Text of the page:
Another day, another FUD [fear, uncertainty and doubt] about Bitcoin. This time, the target is Bitcoin mining and its effect on the environment.

The Global Cryptocurrency Benchmarking Study, published by the Cambridge Judge Business School in April, showed that medium-to-large mining facilities the world consume an estimated 288 megawatts (MW) to power their operations.

The study was quoted by a report that hammered some alternatives to digital currency mining, which it claimed “is not only affecting our environment, it is also harming cryptocurrencies themselves by promoting centralization and industrialization.” In actuality, the article is about Distributed server processing system ethereum taking a swipe at Bitcoin—all under the pretext of ending “the centralization of Bitcoin mining and the environmental devastation that is being left in its wake.”

The Bitcoin network actually runs at around 343MW, according to another report. Yes, that’s quite a lot of energy, but still less compared to data centers. Or even Citibank, for that matter.

In 2014, data centers in the United States consumed an estimated 70 billion kilowatt per hour (kWh), or about 1.8% of the total electricity consumption in the country, according to the Energy Technologies Area of the U.S. government-backed Berkeley Lab. By 2020, data centers’ energy consumption is forecast to reach 200 billion kWh per year, with 50% of the power directed at cooling systems that keep the processors from overheating.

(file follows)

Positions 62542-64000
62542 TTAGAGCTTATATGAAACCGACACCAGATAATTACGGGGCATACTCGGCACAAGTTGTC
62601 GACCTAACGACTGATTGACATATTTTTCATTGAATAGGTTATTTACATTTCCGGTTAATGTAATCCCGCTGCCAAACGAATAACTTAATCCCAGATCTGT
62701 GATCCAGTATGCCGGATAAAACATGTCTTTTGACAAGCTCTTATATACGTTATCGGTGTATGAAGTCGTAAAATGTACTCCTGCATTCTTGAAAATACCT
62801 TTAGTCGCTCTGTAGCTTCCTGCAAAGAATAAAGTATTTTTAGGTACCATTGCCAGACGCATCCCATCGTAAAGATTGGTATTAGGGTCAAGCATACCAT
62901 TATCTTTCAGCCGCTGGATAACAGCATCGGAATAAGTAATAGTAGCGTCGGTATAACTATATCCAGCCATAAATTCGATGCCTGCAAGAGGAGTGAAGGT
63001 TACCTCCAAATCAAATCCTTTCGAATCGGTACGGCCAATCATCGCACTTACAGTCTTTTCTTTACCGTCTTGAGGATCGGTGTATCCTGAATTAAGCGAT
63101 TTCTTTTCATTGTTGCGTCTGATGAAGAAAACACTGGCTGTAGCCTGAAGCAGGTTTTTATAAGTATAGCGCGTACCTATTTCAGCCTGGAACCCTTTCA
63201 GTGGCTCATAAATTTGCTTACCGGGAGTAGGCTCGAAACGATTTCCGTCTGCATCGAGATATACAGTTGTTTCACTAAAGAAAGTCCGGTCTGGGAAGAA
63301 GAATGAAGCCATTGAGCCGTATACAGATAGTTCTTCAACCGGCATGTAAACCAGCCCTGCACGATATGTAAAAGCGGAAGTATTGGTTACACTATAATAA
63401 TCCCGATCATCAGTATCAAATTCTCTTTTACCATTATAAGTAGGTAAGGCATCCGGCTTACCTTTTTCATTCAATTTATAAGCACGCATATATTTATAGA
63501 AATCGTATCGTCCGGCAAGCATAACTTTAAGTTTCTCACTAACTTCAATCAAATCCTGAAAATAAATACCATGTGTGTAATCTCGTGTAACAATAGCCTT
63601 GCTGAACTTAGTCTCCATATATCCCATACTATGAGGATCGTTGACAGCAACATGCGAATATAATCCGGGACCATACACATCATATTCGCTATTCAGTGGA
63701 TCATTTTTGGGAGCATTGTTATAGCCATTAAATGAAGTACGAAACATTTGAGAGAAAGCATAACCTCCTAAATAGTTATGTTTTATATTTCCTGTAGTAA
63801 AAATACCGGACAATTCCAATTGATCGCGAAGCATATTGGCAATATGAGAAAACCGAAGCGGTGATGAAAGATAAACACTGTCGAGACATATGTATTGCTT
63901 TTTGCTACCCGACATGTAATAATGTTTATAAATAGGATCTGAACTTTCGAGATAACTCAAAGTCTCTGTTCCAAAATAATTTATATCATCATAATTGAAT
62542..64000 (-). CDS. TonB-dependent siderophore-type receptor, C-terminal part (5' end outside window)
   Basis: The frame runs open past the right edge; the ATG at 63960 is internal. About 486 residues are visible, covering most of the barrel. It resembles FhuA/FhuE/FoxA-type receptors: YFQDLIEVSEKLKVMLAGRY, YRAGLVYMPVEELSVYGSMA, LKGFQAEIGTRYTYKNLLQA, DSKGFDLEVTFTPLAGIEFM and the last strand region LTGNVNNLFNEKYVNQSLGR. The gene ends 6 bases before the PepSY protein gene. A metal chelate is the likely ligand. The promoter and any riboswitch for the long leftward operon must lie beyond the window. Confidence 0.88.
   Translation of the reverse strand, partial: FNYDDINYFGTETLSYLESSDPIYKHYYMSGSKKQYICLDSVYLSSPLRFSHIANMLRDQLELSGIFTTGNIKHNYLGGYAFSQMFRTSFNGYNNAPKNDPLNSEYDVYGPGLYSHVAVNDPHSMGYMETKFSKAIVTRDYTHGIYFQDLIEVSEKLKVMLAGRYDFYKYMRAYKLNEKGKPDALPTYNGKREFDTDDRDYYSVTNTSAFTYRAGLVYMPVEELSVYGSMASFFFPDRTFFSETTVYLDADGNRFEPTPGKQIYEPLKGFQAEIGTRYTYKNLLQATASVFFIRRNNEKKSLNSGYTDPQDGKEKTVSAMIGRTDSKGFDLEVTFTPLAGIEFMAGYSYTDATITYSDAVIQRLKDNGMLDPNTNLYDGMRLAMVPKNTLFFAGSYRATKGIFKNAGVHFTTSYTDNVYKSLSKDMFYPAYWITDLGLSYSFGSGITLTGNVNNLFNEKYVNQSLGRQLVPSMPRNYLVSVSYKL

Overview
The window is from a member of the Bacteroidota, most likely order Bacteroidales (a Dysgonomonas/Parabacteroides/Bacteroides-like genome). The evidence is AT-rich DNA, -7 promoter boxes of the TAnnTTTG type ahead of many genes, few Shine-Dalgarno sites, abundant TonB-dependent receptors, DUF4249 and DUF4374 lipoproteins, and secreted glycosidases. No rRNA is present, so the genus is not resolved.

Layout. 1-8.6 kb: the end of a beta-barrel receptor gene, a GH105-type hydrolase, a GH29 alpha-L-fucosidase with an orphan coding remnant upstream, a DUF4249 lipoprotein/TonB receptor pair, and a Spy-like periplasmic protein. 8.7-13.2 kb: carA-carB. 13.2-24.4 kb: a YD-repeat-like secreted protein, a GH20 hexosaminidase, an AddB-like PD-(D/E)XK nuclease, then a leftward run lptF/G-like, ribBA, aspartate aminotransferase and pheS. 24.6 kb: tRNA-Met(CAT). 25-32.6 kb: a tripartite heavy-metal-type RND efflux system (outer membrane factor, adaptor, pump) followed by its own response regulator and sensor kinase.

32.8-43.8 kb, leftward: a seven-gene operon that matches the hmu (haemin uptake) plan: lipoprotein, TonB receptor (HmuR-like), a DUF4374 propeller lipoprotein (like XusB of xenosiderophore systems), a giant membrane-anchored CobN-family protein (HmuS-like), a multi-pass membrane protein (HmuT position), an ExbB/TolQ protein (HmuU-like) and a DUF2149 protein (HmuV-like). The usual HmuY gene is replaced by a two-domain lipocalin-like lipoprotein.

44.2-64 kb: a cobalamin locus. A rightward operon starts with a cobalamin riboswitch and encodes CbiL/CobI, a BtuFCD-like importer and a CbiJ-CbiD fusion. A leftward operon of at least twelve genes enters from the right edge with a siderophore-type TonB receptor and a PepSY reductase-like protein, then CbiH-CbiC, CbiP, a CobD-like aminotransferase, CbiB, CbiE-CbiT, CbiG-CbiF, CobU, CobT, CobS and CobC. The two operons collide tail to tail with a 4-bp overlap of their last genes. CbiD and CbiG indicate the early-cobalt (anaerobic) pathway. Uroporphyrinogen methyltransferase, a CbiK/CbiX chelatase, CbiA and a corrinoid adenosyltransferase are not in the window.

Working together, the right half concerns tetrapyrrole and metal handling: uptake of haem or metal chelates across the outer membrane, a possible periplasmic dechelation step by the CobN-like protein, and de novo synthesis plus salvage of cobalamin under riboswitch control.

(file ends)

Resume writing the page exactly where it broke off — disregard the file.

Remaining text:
Then, there’s Citibank, which has consolidated 20 data centers with 40,000 systems—not the supporting systems, mind you—using 66MW of power. The banking giant employs 219,000 staff using an average with off times of 850W of power on systems. Add to that are the company’s 120 smaller computer rooms, which consume an estimated 138MW. The total: 390MW, and that’s not including all the branch systems, etc.

Proof of Work vs Proof of Stake

The article also mentioned that Proof of Work, where the probability of mining a block depends on the work done by the miner, “is not the only way to do run a digital currency.” There’s also Proof of Stake, which it claimed “offers some less-than-obvious advantages” in terms of security, and also consumes less energy.

However, distributed consensus from Proof of Stake is impossible, according to Blockstream mathematician Andrew Poelstra.

“We showed that by depending only on resources within the system, proof of stake cannot be used to form a distributed consensus, since it depends on the very history it is trying to form to enforce loss of value,” Poelstra wrote.

Currently—and for the foreseeable future—there is no meaningful alternative to proof of work. To quote developer Paul Sztorc, “Proof-of-Work exists because money is being created. It is, then, impossible to ‘create a new form of money’ without invoking Proof-of-Work.”

Using Proof of Work for other purposes only shows an inept understanding of economics. SolidX CTO Bob McElrath explained it best: “If Bitcoin mining had a second ‘useful’ purpose, this would simply reduce the security of the mined chain, from an economic perspective, since miners could in principle sell the ‘useful’ output as well as the Bitcoin. Thus the value of Bitcoin relative to the amount of resources consumed goes down. Nefarious people could use selling this ‘useful’ output as a hedge against failure of their attack.”

It’s not the first time that somebody has called out Bitcoin for the energy it “wasted” mining. This time, however, it’s blatantly obvious that this is Distributed server processing system ethereum spreading FUD to cover up all the shortcomings and needlessness of Distributed server processing system ethereum.

As McElrath once wrote, “the energy used by Bitcoin is not so much wasted as it is a hedge against the energy expenditure capabilities of the criminal element (as are Bitcoin’s transaction fees). Numerous alternative crypto-currencies have been proposed that try to eschew mining, but they all have the property that there exists a computation one can perform (often called ‘grinding’) to nefariously transfer yourself more coins.”